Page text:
war crimes in Ukraine

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Russia refuses to extradite Crimean Tatar leader Mustafa Dzhemiliev’s hostage son

Halya Coynash
33-year-old Khaiser Dzhemiliev’s lawyer Nikolai Polozov reports that Russia has now formally rejected Ukraine’s application for Khaiser’s extradition, despite all legal grounds under bilateral agreements for returning the young man to Ukraine

33-year-old Khaiser Dzhemiliev’s lawyer Nikolai Polozov reports that Russia has now formally rejected Ukraine’s application for Khaiser’s extradition, despite all legal grounds under bilateral agreements for returning the young man to Ukraine.  The son of veteran Crimean Tatar leader and Ukrainian MP Mustafa Dzhemiliev was taken from Crimea a few months ago and is now being held in a Russian prison in Astrakhan.  This makes it extremely difficult for his mother to visit him, with her needing a special ‘invitation’ from the authorities.  Mustafa Dzhemiliev has not seen his son since he was banned by Russia from his homeland in April 2014, shortly after Russia’s invasion and annexation of Crimea.

Polozov writes that his next battle will be to get early release for the young man who has only a year of his sentence to serve.  Judging by the unwarranted rejection of Ukraine’s extradition request, and Khaiser’s treatment in the prison, it seems likely that Russia will wish to hold on to their ‘hostage’ as long as they can. 

Khaiser Dzhemiliev appears to have been moved to Astrakhan around the same time that his father initiated the Crimean Blockade.  This was almost certainly a reprisal against his father and illegal even according to Russian legislation which stipulates that he should be imprisoned either according to his place of residence, Crimea, or in the Krasnodar region where the trial took place.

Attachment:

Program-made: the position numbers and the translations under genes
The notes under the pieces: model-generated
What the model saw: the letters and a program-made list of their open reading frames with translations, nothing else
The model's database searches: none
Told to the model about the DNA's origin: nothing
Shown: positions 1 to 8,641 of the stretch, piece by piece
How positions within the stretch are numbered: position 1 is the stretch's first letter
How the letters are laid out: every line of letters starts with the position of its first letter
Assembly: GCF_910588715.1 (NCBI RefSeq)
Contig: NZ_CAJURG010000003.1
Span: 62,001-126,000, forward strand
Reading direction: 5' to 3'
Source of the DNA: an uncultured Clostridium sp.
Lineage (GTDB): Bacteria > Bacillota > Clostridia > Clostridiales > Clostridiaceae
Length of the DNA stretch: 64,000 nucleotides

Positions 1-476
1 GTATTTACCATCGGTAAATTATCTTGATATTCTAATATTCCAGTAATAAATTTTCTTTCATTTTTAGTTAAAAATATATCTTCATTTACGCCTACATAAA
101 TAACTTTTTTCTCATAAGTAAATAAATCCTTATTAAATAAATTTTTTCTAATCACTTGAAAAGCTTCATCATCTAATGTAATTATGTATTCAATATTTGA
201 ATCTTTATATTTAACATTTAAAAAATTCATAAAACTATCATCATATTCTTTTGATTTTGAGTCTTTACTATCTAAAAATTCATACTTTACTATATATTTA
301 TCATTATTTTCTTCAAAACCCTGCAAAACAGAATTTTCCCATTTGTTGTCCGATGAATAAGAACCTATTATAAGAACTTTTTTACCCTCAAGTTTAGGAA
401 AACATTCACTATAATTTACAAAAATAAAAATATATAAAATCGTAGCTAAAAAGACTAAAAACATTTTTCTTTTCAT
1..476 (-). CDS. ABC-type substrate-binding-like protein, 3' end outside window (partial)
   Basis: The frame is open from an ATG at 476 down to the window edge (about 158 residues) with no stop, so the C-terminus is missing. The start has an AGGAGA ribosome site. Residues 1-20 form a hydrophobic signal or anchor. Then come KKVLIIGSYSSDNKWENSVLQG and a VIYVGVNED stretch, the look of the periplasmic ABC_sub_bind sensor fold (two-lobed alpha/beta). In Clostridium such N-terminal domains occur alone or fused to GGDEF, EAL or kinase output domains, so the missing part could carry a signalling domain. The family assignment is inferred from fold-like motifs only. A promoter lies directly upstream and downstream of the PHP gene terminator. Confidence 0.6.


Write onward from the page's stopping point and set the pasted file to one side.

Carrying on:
By late November Polozov reported that Khaiser had been twice placed in a punishment cell.  Safinar Dzhemilieva explained that her son has to stand in a damp and unheated solitary cell all day and is only allowed to lie down at night.  He gets only one meal a day – like in Soviet times, she said.  It was hardly surprising therefore that out of physical emaciation and tiredness, he could have fallen asleep during the day, which is what the second period in a punishment cell was officially for. 

Mustafa Dzhemiliev, who himself spent 15 years in Soviet labour camps, has repeatedly accused the Kremlin of open blackmail by holding his son in prison. 

In May 2013 Khaiser Dzhemiliev shot and killed Fevzi Edemov who was working as a guard to the family.  All the evidence indicated that this was a tragic accident, and that the correct charge should be of manslaughter through careless use of firearms.

It was under Viktor Yanukovych’s presidency that attempts were first made to use the case against Khaiser to blackmail Mustafa Dzhemiliev by threatening to change the charge from manslaughter to murder.  These attempts were continued by Russia following its annexation of Crimea. 

In the meantime the Ukrainian authorities passed the case to the Kyiv prosecutor on the basis of the Ukrainian Law on the Occupied Territory.  An application to reinstate the original manslaughter charges was allowed, and two Kyiv courts subsequently ruled that Khaiser should be released from custody. 

Since these rulings were ignored, Mustafa Dzhemiliev approached the European Court of Human Rights, which on July 10, 2014, ordered Khaiser Dzhemiliev’s release.  Instead of complying with the Court in Strasbourg, Russia moved the young Ukrainian to the Krasnodar region in Russia. It also tried to charge Khaiser with murder “out of hooligan motives”, as well as with stealing and keeping a weapon and ammunition. 

A Ukrainian court passed sentence in April 2015, with Khaiser’s extradition then immediately demanded, yet ignored, despite all legal requirements under joint agreements being fulfilled.

There was a cheering moment at the end of May when a Russian jury rejected the charges of murder which Russian investigators had insisted on bringing.  The jury found Khaiser Dzhemiliev guilty of manslaughter through carelessness and of illegal possession of a weapon, as had the Ukrainian court.  It considered that he was worthy of leniency over the charge of possessing a firearm.

The prosecutor ignored this and demanded a 5 year sentence which the court obligingly provided.  The Supreme Court, however, reduced this to 3.5 years. 

A particular example of legal nihilism in this case, as in those of Oleg Sentsov, Oleksandr Kolchenko, Oleksandr Kostenko and other Ukrainian political prisoners held in Russian-occupied Crimea or Russia, is that Russia is claiming that the men ‘automatically’ became Russian nationals as a result of Russia’s invasion and occupation of Crimea. 

All remain Ukrainian nationals whom Russia is legally obliged to return to Ukraine. 

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